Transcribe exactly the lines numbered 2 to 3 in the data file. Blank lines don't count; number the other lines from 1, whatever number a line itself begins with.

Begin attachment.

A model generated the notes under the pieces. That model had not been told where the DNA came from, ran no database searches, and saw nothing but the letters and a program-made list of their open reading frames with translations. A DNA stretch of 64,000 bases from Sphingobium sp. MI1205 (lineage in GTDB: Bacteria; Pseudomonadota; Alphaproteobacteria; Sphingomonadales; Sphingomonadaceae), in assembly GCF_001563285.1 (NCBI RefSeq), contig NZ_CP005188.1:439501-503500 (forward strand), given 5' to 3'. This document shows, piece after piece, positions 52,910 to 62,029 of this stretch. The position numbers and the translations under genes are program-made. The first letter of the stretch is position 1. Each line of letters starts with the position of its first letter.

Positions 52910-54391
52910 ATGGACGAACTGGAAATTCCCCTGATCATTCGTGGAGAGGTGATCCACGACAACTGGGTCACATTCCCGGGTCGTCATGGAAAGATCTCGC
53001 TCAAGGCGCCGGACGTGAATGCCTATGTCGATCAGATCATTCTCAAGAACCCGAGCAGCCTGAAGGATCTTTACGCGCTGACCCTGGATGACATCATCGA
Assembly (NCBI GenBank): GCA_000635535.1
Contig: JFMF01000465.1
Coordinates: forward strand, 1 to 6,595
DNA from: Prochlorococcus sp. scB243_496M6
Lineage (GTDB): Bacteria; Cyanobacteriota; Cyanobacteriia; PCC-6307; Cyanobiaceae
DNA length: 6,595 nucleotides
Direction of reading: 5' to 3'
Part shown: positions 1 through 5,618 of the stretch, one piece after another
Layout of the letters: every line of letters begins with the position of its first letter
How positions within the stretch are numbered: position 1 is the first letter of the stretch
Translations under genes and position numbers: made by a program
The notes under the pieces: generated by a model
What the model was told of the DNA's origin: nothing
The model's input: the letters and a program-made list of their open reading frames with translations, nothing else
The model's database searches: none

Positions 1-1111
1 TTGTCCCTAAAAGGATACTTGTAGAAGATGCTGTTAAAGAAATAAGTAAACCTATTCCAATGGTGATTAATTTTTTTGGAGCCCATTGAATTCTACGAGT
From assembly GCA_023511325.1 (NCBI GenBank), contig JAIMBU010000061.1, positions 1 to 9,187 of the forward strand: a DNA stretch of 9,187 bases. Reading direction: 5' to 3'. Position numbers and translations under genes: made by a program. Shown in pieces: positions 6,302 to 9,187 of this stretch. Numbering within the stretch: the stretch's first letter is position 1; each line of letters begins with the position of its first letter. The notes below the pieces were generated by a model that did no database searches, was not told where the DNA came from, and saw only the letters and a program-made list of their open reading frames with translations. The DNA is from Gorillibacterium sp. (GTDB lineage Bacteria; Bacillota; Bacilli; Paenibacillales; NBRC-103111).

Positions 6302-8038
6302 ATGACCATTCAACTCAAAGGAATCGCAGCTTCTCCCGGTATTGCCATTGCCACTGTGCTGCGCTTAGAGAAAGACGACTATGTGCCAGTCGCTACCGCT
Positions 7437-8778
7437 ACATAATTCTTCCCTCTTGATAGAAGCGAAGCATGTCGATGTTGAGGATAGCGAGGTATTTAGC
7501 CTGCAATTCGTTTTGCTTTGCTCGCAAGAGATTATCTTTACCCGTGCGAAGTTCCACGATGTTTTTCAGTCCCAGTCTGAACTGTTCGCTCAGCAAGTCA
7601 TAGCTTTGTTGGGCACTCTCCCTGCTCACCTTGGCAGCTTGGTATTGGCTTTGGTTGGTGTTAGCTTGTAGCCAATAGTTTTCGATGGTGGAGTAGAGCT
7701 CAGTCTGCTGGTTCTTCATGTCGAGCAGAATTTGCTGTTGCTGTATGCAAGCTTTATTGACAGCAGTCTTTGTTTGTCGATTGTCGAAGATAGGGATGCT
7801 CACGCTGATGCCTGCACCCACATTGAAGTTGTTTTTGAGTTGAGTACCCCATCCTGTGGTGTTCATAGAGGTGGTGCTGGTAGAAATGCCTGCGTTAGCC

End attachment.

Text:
Positions 52910-54391
52910 ATGGACGAACTGGAAATTCCCCTGATCATTCGTGGAGAGGTGATCCACGACAACTGGGTCACATTCCCGGGTCGTCATGGAAAGATCTCGC